An anonymous reader writes "With CES all wrapped up, an article at CNET discusses a definite trend in the laptops on display from various manufacturers this year: touchscreens. Intel and Microsoft are leading the way, and attempting to grab the industry's reins as well: '... just to make sure the touch message was crystal clear, Intel issued an edict to PC partners during its CES keynote: all next-generation ultrabooks based on its "Haswell" chip must be touch.' With tablets and detachable/convertible computers coming into the mainstream, it seems the manufacturers have something to gain by condensing their production options. The article says, 'What does that mean to consumers? Your next laptop will likely be touch, whether you like it or not.'"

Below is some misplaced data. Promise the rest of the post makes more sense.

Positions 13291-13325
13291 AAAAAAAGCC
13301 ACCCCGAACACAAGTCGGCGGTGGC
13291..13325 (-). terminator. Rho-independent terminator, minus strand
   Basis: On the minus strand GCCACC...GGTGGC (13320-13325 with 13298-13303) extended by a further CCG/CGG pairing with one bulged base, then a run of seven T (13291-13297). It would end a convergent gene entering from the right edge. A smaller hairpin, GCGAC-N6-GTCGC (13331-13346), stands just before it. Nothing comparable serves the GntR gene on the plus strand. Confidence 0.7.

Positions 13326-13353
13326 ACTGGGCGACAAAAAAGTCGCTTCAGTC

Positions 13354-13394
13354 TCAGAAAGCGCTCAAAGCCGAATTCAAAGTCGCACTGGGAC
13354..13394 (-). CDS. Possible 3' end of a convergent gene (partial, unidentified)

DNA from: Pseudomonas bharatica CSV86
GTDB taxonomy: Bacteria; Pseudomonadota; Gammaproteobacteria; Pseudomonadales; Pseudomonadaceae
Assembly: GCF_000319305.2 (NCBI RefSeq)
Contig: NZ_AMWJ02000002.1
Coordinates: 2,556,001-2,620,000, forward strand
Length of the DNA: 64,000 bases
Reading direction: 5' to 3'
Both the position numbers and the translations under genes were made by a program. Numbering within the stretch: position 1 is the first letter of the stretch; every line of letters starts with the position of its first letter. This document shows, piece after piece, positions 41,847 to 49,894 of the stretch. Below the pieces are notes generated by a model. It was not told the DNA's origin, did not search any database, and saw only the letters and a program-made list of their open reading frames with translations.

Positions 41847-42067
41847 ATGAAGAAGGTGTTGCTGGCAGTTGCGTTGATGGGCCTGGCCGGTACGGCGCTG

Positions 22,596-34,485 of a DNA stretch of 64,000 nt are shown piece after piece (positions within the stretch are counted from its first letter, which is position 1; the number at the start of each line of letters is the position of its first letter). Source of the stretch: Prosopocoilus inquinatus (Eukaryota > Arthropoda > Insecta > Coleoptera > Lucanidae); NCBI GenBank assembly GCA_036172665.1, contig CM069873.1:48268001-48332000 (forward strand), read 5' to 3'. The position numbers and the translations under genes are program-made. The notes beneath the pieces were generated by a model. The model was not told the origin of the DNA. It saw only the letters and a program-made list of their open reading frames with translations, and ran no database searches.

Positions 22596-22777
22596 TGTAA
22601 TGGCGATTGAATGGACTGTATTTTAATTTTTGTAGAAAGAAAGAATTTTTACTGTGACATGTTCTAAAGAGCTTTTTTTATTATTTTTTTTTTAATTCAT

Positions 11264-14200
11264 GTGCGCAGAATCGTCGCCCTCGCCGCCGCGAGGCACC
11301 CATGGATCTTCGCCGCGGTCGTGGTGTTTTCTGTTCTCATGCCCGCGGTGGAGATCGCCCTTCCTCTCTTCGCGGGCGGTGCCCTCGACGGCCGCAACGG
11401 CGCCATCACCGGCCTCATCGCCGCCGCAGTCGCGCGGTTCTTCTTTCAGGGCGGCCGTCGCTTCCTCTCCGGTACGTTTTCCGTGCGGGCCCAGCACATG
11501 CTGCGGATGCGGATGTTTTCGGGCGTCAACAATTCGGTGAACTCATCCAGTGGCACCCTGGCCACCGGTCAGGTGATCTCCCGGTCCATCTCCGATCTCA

An anonymous reader writes "This year's Consumer Electronics Show has shown off more interconnected devices than I would know what to do with. Not only are existing devices I use getting modern, Internet-connected interfaces (cars, ovens, and security systems, for example), but companies are now putting out addons for smartphones that replace existing ones (blood pressure and glucose monitors, for instance. An article at the NY Times points out that the smartphone is quickly becoming life's remote control — a portal through with you'll soon be able to control far more of your electric devices than you might expect (or care to). 'For several years, technology companies have promised the dream of the connected home, the connected body and the connected car. Those connections have proved illusory. But in the last year app-powered accessories have provided the mechanism to actually make the connections. That is partly because smartphones have become the device people never put down. But it is also because wireless sensors have become smaller, cheaper and ubiquitous.'"